("The Sacred" here could mean God in a theistic tradition; it is something less obvious, but intuitively recognized, in Buddhism. Though the Buddhas and the Bodhisattvas are not "gods" per se, Buddhists often respond to them as "Sacred" in some sense.) On your pilgrimage you may find your intentions falling into one or more of these categories. As you begin your pilgrimage, especially, you may consider some "Intercession" and "Petition," expressing the needs of others and yourself. This could be as specific as health for a loved one who is ill, success on a test, or prevailing in a business matter. Or it may be more general, such as "for the spread of the Dharma" or "for an increased understanding of what is important in life." Whatever it is, it should be considered well before you start your pilgrimage, and stated-either aloud or silently-at the Bodhi tree at the bottom of the hill.

As you may know, Prince Siddhartha left his home at age 29, seeking an answer to the questions in his mind: Why do we experience illness, old age, and death? Why do we suffer? How can we be released from this world? And so he wandered in the forest, studying with spiritual masters, for six years. He underwent the most severe austerities, nearly starving himself to death.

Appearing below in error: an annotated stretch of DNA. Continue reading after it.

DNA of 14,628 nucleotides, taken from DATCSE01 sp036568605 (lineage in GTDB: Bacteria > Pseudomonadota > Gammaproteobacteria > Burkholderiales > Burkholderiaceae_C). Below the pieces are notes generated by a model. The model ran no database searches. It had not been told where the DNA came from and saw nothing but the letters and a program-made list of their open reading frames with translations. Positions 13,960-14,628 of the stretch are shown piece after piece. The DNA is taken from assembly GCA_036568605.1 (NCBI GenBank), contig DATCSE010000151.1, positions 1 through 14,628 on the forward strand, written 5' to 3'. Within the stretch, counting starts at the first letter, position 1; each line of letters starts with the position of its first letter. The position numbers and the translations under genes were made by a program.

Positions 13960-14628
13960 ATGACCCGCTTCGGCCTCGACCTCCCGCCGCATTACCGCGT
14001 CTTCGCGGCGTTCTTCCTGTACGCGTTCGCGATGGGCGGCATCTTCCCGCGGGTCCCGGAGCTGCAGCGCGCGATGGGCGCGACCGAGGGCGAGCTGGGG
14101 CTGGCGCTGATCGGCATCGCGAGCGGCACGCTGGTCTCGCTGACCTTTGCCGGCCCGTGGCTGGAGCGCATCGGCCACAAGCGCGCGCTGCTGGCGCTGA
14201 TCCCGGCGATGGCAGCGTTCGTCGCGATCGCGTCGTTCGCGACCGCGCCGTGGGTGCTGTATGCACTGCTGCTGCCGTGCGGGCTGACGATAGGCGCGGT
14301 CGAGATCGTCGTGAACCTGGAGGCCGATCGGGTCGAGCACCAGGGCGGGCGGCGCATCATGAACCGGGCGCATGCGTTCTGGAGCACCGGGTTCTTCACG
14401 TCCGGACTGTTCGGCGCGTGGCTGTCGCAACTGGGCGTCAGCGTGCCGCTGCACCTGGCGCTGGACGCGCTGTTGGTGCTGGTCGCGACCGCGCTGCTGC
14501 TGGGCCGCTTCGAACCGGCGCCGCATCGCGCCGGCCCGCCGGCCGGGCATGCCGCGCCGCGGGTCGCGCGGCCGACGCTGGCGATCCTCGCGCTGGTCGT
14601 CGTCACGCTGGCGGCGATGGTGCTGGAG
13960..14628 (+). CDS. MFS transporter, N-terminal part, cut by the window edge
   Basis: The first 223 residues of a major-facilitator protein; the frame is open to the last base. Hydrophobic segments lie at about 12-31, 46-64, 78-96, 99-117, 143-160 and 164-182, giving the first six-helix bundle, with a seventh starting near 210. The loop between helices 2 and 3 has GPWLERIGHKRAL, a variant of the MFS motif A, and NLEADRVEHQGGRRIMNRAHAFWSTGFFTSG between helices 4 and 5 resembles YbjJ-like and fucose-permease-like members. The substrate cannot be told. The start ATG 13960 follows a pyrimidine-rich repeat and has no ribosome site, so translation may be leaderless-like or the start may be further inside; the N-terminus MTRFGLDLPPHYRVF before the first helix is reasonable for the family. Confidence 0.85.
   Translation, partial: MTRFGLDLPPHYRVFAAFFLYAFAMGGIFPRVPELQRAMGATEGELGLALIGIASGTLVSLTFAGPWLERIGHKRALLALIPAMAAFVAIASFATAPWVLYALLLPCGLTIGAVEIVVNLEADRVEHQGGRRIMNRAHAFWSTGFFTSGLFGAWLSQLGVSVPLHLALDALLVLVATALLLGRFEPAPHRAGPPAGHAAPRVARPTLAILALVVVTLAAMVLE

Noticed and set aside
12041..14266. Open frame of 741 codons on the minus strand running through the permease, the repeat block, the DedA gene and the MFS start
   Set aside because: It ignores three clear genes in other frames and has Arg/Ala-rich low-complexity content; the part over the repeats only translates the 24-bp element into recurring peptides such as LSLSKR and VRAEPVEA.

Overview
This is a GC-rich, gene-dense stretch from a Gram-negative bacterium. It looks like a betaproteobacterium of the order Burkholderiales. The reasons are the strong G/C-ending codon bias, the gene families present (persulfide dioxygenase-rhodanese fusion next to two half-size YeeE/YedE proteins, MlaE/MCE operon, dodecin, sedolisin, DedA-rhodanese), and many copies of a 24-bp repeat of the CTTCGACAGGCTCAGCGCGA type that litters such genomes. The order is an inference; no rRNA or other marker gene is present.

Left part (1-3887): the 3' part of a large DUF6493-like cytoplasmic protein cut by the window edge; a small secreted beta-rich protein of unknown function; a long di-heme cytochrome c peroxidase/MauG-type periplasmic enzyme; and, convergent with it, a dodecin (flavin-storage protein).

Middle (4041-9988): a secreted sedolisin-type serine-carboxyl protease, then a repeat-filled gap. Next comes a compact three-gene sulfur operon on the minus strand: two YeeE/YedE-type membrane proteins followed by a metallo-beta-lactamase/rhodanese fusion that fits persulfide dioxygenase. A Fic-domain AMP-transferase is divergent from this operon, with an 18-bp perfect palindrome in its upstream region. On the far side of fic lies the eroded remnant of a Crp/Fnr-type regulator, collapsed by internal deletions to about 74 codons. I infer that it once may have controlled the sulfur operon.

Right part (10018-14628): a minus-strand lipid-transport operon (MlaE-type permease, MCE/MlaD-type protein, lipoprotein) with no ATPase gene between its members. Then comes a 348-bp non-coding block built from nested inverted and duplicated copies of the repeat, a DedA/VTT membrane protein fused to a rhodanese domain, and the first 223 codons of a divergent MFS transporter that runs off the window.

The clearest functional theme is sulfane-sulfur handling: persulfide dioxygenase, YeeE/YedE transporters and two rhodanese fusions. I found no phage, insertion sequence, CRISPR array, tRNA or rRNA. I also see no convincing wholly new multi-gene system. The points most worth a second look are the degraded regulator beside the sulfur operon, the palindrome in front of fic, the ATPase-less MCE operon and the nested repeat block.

Finally, he realized that such self-imposed suffering made it harder to find answers, not easier. So he decided to sit down under a tree, afterwards known as ficus religiosa--the "religious fig"-until he found the answer. And so he did. Under the Bodhi tree, he was able to attain Enlightenment, and determined to spend the rest of his life teaching others about it.

You, too, may choose to strengthen your resolve in the presence of this tree.


Preparation: At Home

  • Rise.
  • Cleanse your body, maintaining mindfulness.
  • Read a selection from a Buddhist sutra or other inspirational reading.
  • Meditate in a form comfortable to you. Especially, contemplate this day's activities.
  • Eat a vegetarian breakfast, OR maintain the fast.
  • Prepare an offering for the Bodhisattva Hall at the Temple.

Approach: From Home to the Temple

  • Leave home and drive mindfully to the Temple.
  • Maintain silence or, if you are with others, keep talk to a minimum.
  • Be aware of your self and your surroundings, practicing interconnectedness.
  • Consider parking down the hill, at the main intersection, and walking the three blocks up to the Front Gate.
  • OR At the least, park on the street outside the Front Gate

Arrival at the Temple

  • Stop at the Front Gate and approach the Bodhi tree. (It is the tree with the large, heart-shaped leaves inside the wrought-iron gate, on the left.)
  • Contemplate its leaves and form as you consider any special concerns you may have for yourself or others:
  • Under such a tree, the Buddha attained enlightenment. I, too, hope to become enlightened, and so I undertake this pilgrimage.
  • Today I especially focus on [state here your intentions for yourself and others.]
  • Clear your mind, and focus on your body and your environment.